Try these settings ( more or less) with your camera and see what you can come up with. The full moon is notoriously difficult to image and the best time is at first or last quarter. But give it a shot. You will lose nothing.
Here is a pictuire of one of my attempts.

Good luck


2007-Aug-20, 07:09 AM
yeah it was around 8pm. the moon is hidden at 10pm so i dont have any chance to do it when its dark. actually at 9 its dark but there still is a little bit light.
i tried to take another one today but no luck :(
and it might be from my telescope too, its a cheap $24 telescope :p
but i can see the craters with my eye pretty werll!

paul f. campbell
2007-Aug-20, 10:57 AM
Hi France 113.
Phil's got it. I think your ISO of 800 is way to high. When I am shooting photos of the Moon and planets using my sony cybershot I use ISO 200 and sometimes 400 no higher.

Try going on line and find some information on taking astro photos, or
astrophotography and guides for ISO times. I markerd a few sites just the other night. I am getting ready to use my canon A1 35mm on the back of a celestron 8 inch that a friend gave me to use. I am hoping to capture some star clusters. Well its 6:57 am and I got to go to work. Have a get day and clear skies to you Paul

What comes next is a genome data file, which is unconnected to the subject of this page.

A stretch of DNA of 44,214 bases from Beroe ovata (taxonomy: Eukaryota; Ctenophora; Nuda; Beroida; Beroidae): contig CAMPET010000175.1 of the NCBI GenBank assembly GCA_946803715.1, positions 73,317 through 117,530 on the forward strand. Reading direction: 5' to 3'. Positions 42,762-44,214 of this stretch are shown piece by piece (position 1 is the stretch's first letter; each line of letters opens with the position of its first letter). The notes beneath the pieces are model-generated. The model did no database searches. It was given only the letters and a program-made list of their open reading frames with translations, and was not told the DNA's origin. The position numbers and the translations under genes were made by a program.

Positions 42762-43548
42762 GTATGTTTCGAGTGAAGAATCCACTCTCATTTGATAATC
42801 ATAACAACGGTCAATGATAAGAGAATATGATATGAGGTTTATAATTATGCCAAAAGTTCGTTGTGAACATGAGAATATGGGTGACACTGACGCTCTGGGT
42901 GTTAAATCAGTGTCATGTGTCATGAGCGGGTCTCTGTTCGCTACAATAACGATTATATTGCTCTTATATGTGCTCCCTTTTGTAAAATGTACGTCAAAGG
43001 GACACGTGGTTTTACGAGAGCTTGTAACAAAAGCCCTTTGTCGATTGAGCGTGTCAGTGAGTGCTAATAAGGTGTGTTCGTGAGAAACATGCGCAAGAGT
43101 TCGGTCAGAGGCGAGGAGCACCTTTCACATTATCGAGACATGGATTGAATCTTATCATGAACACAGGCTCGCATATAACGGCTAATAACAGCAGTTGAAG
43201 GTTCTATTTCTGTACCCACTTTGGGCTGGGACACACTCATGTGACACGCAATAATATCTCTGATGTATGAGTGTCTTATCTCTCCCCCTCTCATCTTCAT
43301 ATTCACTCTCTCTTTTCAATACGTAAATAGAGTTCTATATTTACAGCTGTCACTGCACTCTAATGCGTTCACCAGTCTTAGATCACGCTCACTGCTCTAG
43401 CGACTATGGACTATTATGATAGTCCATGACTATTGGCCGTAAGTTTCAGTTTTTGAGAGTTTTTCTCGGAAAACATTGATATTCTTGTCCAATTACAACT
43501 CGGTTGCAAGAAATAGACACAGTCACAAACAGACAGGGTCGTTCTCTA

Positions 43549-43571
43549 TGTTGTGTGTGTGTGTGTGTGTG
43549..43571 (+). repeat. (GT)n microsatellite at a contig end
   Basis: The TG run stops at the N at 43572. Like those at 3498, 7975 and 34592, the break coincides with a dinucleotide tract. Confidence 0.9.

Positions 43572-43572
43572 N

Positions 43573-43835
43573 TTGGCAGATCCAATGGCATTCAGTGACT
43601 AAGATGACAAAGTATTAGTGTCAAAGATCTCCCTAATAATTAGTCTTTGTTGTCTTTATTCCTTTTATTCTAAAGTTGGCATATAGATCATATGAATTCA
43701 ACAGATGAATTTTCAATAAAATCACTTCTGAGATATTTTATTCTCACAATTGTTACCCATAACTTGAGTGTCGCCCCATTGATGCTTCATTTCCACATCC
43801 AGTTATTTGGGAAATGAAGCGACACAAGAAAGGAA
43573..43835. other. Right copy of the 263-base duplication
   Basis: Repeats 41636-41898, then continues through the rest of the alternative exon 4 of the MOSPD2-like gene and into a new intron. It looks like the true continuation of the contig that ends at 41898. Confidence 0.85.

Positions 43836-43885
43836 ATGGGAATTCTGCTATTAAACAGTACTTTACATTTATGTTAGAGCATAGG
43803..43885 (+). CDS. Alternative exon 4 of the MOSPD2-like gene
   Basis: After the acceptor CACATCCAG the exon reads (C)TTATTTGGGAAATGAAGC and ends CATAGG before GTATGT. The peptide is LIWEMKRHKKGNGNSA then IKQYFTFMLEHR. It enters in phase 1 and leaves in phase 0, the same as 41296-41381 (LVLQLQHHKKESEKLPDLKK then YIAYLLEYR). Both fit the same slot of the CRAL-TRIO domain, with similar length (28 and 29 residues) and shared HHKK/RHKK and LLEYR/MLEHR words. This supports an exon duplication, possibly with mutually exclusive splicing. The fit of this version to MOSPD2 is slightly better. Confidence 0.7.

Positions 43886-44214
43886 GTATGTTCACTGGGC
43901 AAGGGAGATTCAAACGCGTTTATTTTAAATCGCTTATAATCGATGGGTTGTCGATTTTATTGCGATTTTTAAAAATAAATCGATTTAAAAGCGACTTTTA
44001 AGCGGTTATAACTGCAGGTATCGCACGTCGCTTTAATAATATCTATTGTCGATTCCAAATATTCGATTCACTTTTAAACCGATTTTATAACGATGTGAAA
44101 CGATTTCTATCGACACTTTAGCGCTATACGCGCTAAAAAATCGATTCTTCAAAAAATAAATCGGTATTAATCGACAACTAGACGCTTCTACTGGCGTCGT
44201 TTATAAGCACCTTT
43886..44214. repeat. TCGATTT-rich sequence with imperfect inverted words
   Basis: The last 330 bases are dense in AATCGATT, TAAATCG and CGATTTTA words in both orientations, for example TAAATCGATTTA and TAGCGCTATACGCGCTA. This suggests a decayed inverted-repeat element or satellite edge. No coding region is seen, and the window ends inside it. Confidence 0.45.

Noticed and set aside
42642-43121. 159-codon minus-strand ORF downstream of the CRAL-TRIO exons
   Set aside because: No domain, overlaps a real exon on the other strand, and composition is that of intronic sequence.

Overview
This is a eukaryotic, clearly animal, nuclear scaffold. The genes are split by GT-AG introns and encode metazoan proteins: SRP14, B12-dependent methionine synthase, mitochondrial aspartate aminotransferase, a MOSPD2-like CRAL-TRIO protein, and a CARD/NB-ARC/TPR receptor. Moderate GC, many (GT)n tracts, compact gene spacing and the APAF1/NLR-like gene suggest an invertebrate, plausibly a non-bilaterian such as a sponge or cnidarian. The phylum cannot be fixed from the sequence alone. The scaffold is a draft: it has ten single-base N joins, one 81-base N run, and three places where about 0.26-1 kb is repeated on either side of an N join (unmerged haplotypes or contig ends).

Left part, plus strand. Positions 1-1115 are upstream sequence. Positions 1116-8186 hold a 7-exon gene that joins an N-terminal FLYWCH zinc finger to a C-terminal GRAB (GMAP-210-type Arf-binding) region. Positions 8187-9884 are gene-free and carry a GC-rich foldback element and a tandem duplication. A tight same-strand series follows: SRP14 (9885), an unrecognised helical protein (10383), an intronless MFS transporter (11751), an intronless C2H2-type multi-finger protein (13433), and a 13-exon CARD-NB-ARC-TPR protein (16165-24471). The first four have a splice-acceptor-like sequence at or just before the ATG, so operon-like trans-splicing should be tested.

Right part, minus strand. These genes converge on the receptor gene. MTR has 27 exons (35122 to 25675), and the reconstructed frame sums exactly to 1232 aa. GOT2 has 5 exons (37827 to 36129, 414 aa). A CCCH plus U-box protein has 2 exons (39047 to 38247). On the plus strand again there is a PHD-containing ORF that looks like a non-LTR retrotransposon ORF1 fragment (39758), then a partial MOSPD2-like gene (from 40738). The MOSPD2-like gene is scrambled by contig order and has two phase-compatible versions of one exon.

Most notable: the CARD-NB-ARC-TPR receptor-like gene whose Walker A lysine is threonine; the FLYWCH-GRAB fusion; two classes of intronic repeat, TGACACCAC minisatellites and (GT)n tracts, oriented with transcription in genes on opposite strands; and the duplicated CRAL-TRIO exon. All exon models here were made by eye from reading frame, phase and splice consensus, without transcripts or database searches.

2007-Aug-20, 12:15 PM
I don't know if your camera has a manual mode but if it does, take your iso down to 200 and try a 1/30 or 1/125s shot. If its an automatic, the default shutter speed is in his range if you turn the flash back on. Just put a bit of tape on the flash. It looks as if you are hand holding the camera and you probably have the scope on a table as well so use the table to steady your elbows. Good luck and well done with your first shot.

Kind regards

2007-Aug-20, 08:49 PM
yeah it has a manual mode, but i am putting it on auto, it automatically puts iso on 200.
and on auto with the flash on, the speed is 1/60 and F2.8

2007-Aug-22, 04:01 AM
France 113, you did very good for first timer, Wellcome to this forum. don't wait for the full moon keep taking photos now and when the full comes around you should see the differences from this one by acquireing experience from the shots you have taken. clear skies

2007-Aug-22, 05:30 AM
thanks JAICOA :)
im trying every day, it gets a little better!